I have recently blogged a little on Funambol, the open source mobile

application server. After spending the last week playing with this software and

finally having some success with PIM synchronisation, I thought it may be a

good idea to take a closer look and go through the basic steps required to get

things running.


What is it?

Funambol is

an open source mobile application server platform which provides both a data

synchronisation engine and a software development platform for mobile

applications. Funambol is the de facto standard implementation of the Open Mobile Alliance

Data Synchronization and Device Management protocols (OMA DS and DM, formerly

known as SyncML).


What does it offer?

Funambol claims to offer the following:

  • Push
  • Address
    book and calendar (PIM) data synchronisation
  • Application
  • Device
    management for wireless devices and PCs
  • This
    means BlackBerry-like capabilities on commodity handsets

Now I say that Funambol ‘claims’ to offer these features, as

while looking into the project, I have found that there is a divide between

what Funambol can actually do in the real world and what people may be led to

believe it can accomplish. There is quite a bit of future tense being used on

the mailing lists; we’ll come to this later. I am, of course, approaching this

from the viewpoint of an enterprise user rather than that of a mobile operator.

Many different devices are supported by Funambol and its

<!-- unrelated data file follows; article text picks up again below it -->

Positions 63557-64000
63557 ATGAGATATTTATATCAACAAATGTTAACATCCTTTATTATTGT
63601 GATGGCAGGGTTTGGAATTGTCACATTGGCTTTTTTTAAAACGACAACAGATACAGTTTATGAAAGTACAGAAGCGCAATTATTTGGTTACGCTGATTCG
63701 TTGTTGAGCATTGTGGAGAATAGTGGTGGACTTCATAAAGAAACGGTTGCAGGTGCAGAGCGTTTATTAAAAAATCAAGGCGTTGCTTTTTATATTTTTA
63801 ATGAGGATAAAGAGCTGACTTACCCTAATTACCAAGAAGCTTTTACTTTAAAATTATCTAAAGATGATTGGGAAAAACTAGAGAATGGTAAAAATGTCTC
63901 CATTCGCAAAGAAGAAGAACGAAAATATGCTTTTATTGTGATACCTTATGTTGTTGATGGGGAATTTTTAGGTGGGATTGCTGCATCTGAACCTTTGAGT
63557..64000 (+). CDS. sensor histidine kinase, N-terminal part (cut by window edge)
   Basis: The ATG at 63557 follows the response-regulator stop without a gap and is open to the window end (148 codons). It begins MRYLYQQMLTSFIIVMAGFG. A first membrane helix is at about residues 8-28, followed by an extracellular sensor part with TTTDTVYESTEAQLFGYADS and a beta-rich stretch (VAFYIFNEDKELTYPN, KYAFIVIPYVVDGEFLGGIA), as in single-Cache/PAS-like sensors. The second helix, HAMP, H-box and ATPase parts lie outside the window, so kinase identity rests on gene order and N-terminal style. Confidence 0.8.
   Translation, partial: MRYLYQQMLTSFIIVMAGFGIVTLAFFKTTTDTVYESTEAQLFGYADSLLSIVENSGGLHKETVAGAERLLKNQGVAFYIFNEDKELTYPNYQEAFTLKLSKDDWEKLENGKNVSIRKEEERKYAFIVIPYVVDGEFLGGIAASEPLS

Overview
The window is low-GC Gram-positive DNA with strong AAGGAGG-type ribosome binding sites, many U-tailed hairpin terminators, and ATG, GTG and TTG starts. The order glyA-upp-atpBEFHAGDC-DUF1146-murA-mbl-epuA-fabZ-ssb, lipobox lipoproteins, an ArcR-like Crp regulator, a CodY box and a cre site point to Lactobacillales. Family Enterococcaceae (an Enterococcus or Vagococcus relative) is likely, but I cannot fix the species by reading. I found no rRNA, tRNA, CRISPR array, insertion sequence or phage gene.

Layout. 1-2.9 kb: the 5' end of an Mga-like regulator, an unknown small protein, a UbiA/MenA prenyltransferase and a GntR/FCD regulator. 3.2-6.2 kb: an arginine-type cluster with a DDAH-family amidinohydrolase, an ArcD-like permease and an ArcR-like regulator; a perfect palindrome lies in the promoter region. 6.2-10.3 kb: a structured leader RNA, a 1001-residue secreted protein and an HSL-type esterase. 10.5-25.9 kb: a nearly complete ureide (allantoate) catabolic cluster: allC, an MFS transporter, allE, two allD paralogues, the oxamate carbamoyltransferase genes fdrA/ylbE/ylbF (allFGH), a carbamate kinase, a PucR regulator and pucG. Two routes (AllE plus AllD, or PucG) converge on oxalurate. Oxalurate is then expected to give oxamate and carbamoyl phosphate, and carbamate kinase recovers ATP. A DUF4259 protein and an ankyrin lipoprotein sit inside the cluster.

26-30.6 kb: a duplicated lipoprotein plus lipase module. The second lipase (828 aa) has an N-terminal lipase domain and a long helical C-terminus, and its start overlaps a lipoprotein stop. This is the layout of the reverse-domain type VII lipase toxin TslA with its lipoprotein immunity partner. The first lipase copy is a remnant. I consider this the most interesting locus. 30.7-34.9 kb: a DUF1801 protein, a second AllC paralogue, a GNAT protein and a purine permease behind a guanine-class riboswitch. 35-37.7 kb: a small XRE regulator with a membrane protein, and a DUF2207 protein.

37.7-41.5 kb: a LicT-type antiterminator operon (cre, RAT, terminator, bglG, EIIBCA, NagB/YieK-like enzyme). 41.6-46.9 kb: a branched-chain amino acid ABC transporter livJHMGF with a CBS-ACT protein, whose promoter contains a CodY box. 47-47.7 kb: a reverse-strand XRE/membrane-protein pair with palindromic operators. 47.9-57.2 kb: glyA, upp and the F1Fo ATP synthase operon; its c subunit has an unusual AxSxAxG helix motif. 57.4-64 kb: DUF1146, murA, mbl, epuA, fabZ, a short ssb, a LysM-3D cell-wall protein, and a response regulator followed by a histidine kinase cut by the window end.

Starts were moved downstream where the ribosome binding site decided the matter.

various plugins/connectors. SyncML-enabled mobile phones (from Sony Ericsson,

Nokia, Motorola, Samsung and others), RIM Blackberry, Windows Mobile (pocket

pc), Palm, and even Apple’s iPod can be used with the data synchronisation

engine. On top of that, various software clients can be used including

Microsoft Outlook and Mozilla.



The history of Funambol dates back to 2001—software

developers saw the potential of SyncML for mobile computing but did not see a

platform independent (java) open source implementation. The Sync4j project later

became Funambol and has gone way beyond the original engine with many

components now available:

  • Funambol Data

    Synchronization Server: a mobile application server providing

    synchronization services for wireless clients and PCs, including push


  • Funambol Device Management:
    an OMA DM server to remotely manage mobile devices.
  • Funambol Connectors:

    gateways to file systems, databases, email systems, and applications for

    two-way synchronization with existing data assets.

  • Funambol Client Plug-ins:

    protocol extenders and clients for Microsoft Office Outlook, Windows

    Mobile, BlackBerry, Palm and iPod so users can

    synchronize their email messages and PIM data (address book, calendar,

    tasks and notes) with the server.

  • Funambol Software

    Development Kit: tools to develop sometimes-connected mobile applications

    on devices (in Java – J2SE and J2ME – and C++) and to

    add data sources to the server.


Getting stuck in

Ok, that’s enough of the sales jargon—I think the best way

to find out whether something can be of use is to try it out. This can be

especially true with open source software, as the only cost of testing it is